They are signs that promise and fulfill for us the kingdom of God.
What proof do they offer for this claim?
Thomas the apostle got to stick his own fingers into the hellish wounds of the Living Resurrected Proof in Person.
But conviction prompted by physical proof counts for little in the eyes of the Lord.
The Risen Lord chided Thomas.
Have you believed because you have seen me?
Blessed are those who have not seen
and yet believe.

Here and now in the Eucharist, the Lord continues to provide wondrous signs.
Even in the Eucharist he reserves special blessing for those whose faith demands no proofs.
Repent and believe!

UT IN OMNIBUS GLORIFICETUR DEUS
That God Be Glorified in All







3 Comments:

Blogger Murray Stanley said...

Thank you for the clarity of your words and expression. I will endeavour to read your blog each day.

5:14 AM  
Blogger Father Stephanos, O.S.B. said...

For help in "trying to understand the mysteries of Roman Catholicism" the following is quite useful.

http://catholic.com/library.asp

.

8:49 AM  
Blogger DimBulb said...

It's interesting to note that in the Greek text of St Mark's Gospel the inaugural words of Our Lord focus on the verbs used:

'FULFILLED is the time;
AT HAND is the kingdom of God;
REPENT AND BELIEVE the good news.'

This end-time emphasis on the kingdom's approach (FULFILLED, AT HAND) Leads to the necessity of repentance and faith.

This in turn leads to the formation of the Church as disciples (follow me) and as proclaimers (fishers of men).

Just as the Baptist formed disciples in view of the first coming of the King and the dawning of the Kingdom, so too, the Church forms disciples and prepairs for the second coming of the King and the fulness of his Kingdom. This is very Baptist-like, to the extent that those who mission in the Church are called upon to share the Baptist's fate (see Mark 6:6b-33, note the fact that the fate of the Baptist is sandwiched between the beginning and end of the apostles mission).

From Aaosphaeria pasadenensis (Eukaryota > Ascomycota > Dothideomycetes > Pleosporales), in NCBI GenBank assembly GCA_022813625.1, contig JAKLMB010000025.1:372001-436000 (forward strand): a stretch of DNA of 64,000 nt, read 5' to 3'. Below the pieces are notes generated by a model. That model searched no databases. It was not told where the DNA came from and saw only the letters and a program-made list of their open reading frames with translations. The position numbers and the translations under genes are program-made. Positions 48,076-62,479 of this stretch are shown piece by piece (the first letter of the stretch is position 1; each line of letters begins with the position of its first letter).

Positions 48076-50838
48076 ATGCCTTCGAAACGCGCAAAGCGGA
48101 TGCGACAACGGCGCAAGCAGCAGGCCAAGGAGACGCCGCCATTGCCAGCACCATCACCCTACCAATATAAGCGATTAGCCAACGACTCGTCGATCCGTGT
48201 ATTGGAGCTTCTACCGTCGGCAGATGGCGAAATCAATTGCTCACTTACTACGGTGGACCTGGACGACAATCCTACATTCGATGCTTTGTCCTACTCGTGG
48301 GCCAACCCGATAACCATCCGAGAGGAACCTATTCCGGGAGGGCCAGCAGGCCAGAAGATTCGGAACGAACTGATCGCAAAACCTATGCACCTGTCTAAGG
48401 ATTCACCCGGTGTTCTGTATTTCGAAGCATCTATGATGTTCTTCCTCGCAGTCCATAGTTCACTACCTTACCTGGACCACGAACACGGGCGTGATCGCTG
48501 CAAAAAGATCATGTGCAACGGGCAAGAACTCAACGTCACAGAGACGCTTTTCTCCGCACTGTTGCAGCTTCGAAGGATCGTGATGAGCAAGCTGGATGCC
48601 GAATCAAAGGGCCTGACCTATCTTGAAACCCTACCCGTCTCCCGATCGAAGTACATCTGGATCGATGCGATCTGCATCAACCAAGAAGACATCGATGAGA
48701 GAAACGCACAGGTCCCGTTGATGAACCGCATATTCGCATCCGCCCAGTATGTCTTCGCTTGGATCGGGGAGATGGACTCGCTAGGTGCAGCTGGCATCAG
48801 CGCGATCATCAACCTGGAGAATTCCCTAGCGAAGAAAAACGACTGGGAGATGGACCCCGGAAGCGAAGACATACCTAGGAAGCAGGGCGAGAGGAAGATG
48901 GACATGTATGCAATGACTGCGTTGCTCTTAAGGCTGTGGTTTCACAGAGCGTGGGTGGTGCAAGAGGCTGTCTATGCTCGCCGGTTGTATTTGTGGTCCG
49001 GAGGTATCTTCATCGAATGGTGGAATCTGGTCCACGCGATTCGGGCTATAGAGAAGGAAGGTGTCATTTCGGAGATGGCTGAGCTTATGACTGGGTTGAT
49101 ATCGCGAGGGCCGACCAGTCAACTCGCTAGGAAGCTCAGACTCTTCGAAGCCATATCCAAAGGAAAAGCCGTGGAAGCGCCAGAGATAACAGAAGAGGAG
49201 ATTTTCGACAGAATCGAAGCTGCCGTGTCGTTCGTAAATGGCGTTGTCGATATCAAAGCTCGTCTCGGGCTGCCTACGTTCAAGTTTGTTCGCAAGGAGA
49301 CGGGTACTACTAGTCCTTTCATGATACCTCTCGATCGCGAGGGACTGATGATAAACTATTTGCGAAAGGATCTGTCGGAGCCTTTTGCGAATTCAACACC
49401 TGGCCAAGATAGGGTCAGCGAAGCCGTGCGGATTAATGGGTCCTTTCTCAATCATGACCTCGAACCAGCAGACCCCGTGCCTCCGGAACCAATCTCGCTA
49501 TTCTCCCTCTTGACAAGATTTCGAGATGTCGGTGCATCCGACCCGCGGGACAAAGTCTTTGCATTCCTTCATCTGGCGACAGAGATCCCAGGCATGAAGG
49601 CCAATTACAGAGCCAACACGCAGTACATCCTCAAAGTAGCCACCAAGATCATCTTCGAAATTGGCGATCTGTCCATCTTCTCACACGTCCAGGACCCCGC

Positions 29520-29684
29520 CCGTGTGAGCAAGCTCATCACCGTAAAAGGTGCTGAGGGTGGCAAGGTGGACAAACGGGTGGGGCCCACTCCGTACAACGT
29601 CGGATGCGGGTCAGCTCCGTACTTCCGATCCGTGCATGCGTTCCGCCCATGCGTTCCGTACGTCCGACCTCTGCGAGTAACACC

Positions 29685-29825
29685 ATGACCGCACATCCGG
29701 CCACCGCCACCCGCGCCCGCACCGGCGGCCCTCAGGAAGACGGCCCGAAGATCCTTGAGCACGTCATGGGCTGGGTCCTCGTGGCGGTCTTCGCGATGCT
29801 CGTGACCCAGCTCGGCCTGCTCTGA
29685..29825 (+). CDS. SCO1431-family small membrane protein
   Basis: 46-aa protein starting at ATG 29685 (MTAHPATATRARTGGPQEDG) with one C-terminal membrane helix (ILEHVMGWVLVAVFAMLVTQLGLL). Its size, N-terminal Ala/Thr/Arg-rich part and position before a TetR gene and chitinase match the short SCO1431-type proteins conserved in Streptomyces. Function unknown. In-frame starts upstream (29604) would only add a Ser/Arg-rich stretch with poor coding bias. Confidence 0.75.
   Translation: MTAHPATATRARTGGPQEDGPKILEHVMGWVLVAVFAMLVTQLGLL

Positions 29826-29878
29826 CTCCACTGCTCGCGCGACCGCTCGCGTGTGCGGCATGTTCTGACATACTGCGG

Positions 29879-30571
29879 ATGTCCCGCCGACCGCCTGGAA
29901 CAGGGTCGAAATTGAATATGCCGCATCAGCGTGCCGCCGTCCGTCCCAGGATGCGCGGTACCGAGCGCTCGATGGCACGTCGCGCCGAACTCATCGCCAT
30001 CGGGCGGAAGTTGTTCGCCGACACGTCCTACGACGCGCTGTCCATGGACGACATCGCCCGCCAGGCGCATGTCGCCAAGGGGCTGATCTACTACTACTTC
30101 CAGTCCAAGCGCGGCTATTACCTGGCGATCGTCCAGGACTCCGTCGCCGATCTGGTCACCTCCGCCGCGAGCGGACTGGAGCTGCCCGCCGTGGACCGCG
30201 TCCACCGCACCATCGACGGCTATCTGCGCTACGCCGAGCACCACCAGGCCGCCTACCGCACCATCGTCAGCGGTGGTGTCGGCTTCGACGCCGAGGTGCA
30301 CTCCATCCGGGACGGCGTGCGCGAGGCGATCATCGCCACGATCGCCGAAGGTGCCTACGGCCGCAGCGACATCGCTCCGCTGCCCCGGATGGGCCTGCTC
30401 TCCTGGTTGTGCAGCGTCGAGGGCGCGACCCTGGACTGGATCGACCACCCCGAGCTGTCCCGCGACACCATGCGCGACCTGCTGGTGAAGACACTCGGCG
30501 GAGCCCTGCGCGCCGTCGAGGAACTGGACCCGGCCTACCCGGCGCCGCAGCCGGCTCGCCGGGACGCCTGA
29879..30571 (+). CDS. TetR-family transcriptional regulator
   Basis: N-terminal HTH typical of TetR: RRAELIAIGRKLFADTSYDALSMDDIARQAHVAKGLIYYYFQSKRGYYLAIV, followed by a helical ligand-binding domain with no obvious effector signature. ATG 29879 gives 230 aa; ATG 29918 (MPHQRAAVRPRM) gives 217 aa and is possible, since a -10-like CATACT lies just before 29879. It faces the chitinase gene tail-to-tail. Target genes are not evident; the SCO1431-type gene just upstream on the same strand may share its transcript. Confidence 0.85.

This passage begins Mark's "eucharistic catechisis" (6:6b-8:21). In this part of his gospel we find to feedings with multiplied bread. In fact, in this section of the gospel the word bread appears over a dozen and a half times (often obscured in english translation) but never again until the last supper.

Mark's eucharistic catechisis is immediately followed by a section of the gospel which focuses on Jesus suffering (the three passion predictions 8:22-10:52). You don't have to be a Catholic genius to see the connection.

But there is more. This last mentioned section begins with the question "who is jesus" (8:22-26), a very eucharistic question. Furthermore, all the passion predictions are followed by teachings on discipleship. The last prediction, or rather, the discipleship teaching which follows it, brings in the eucharistic theme of the cup. "Can you drink the cup I am to drink?" (10:38) Like the bread, the cup will not be mentioned again until the last supper.

So, the eucharistic catechisis begins with the death of the Baptist, whose head was served up on a platter at a banquet (a gruesome eucharistic parody?), and the passion predictions end with a call to drink the cup. For this reason I see Jesus' words at the first mutiplication as very meaningful: "You yourselves give them something to eat" (see 6:34-44). "Give the people your body and blood; your very lives as I will, and as the Baptist did."

We as Catholics have lost the connection between eucharist and suffering. Mass has become a torture to us and we now need to be entertained. Nero is in the Church, giving us a circus liturgy with the bread. We tolerate new Herod the greats who make a pretense about worshipping the king and then proceed to murder the holy innocents. We no longer crucify ourselves in the sacrament of penance. Like the unrepentant theif we ignore our own sins and mock the Christ. We have forgotten that the banquet of the Kingdom is for those who have stood by Jesus in his trials (Luke 22:28-30).

7:33 PM